A Special Article

Real-Time Radiographic Identification of Contrast Consistency in Modified Barium Swallow Studies: An Alternative Technique

Real-Time Radiographic Identification of Contrast Consistency in Modified Barium Swallow Studies: An Alternative Technique

Contrast agents of varying consistency, ranging from thin liquids to solids, are utilized in modified barium swallow (MBS) studies, typically without real-time radiographic labeling. We describe a method for identifying the contrast consistency using radiographic labels during each fluoroscopy sequence. Two cases demonstrating the utility of the radiographic labels in clinical practice are described in detail. Our labeling method is an easily implemented and cost-effective technique to promote increased accuracy. Real-time labeling of sequential MBS studies facilitate assessment on sequential studies and for different RIS/PAC systems and will reduce ambiguities and misinterpretations.

Rupert K. Hung, MD1 Jamie Muhly, MS CCC-SLP1 Mamie Gao, MS42 Gary Gong, MD PhD1 Martin Auster, MD, MBA1 1Johns Hopkins Medical Institutions, Baltimore Maryland 2Texas Tech University Health Sciences Center, Odessa, TX.


Oropharyngeal dysphagia is a potential complication of numerous neurologic and muscular diseases including stroke, multiple sclerosis, Parkinson’s disease, dementia and myositis and may also arise through structural compression such as by head and neck cancers.1,2,3 Presently, modified barium swallow (MBS), or video fluoroscopic swallow study (VFSS), is the modality of choice in evaluating this type of dysphagia. This study utilizes different consistencies of contrast (thin liquid, nectar, honey, pudding and solids) to assess oral, pharyngeal and epiglottic dysfunction that may lead to the development of aspiration events with resulting pneumonia.4 In current clinical practice, multiple consistencies are imaged in succession as a patient may tolerate ingestion of one consistency but not another. This information is vital for the speech language pathologist (SLP) to determine appropriate dysphagia treatment plans and to accurately prescribe nutritional recommendations in order to prevent aspiration and malnutrition.5 Typically, identification of the administered consistency is provided verbally at the time of imaging or post-procedurally through either hand-written notes, post procedure annotations of images or, less commonly, through audio recording. Real-time radiographic labeling at the time of imaging displaying the consistency administered is typically absent. Despite the advantages of annotating the MBS exam to reduce ambiguity and potential miscommunications, its use is not common practice. Lack of real-time labeling by the examining radiologist may be due to perceived reductions in efficiency, increased work burden and cost of implementation. Furthermore, lack of adequate labeling for any individual study may be seen as inconsequential. With serial swallowing evaluations that are commonly performed in the setting of acute stroke to assess for neuromuscular recovery, the importance of reliable communication between the various consistencies administered becomes even more critical.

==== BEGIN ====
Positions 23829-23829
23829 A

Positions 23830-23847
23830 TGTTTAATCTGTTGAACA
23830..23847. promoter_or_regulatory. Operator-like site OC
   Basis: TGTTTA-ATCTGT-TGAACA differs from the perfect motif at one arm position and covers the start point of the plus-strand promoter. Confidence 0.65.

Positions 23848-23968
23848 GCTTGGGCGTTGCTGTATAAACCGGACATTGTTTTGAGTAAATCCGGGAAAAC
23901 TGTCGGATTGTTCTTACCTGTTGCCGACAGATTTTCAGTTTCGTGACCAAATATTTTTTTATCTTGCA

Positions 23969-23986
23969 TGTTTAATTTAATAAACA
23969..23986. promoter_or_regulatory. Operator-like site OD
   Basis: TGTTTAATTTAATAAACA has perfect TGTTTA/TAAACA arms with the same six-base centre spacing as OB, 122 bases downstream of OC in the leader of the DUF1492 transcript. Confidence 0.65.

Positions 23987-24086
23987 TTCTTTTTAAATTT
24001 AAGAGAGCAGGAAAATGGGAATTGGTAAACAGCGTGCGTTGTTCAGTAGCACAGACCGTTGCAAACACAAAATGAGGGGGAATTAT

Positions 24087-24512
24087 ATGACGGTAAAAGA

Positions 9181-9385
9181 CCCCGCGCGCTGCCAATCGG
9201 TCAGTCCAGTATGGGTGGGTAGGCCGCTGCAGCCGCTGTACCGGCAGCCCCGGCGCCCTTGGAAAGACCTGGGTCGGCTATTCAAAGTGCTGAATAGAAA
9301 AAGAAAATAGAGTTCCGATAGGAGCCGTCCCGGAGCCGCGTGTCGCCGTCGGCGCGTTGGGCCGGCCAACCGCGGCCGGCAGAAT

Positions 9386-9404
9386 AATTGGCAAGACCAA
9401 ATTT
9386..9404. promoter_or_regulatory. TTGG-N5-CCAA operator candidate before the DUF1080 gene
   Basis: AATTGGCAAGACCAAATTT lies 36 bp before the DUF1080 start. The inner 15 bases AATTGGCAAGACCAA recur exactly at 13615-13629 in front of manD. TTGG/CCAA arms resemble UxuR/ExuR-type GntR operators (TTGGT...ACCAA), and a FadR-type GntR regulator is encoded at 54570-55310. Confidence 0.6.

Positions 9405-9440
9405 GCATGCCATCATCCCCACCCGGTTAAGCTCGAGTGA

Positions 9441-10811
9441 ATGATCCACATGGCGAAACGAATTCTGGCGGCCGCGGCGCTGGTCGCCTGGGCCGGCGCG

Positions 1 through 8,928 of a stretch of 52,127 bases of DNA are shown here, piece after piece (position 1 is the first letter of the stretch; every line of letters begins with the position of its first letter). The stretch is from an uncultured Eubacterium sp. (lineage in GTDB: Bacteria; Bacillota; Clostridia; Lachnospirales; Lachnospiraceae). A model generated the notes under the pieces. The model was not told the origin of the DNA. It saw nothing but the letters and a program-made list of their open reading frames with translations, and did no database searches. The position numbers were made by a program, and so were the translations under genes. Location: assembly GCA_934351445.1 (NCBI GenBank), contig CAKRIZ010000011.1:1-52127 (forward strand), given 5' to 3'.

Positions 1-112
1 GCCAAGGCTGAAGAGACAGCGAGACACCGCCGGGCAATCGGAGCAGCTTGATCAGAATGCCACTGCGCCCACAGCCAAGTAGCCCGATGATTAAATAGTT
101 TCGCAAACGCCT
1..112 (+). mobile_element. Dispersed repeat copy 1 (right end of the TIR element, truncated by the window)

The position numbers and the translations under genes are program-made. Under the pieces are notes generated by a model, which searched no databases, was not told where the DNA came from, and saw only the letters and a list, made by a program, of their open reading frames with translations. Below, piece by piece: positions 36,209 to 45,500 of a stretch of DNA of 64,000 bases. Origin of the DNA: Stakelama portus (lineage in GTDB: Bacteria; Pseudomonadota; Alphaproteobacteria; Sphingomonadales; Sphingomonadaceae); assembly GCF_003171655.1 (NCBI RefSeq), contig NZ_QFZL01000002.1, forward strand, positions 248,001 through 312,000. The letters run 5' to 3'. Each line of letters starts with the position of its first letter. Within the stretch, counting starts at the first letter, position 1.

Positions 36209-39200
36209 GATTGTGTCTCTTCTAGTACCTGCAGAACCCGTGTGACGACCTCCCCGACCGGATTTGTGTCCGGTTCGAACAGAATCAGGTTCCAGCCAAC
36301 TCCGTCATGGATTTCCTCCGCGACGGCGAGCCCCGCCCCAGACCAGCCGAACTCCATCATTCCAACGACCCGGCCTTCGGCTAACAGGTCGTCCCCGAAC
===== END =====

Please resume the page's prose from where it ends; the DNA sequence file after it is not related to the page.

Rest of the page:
The volume of serial swallowing studies has progressively increased over the past decades due to more frequent assessments for dysphagia in patients with acute stroke, myositis and progressive neuromuscular diseases.1 As significant improvements in swallowing function may be rapid in some patients, correct identification of improvement compared to previous studies is important in preventing unnecessary invasive interventions such as placement of a long-term percutaneous endoscopic gastrostomy (PEG) tube or nasogastric tube (NGT), or initiation of total parenteral nutrition (TPN). This further highlights the importance of a reliable radiographic labeling technique.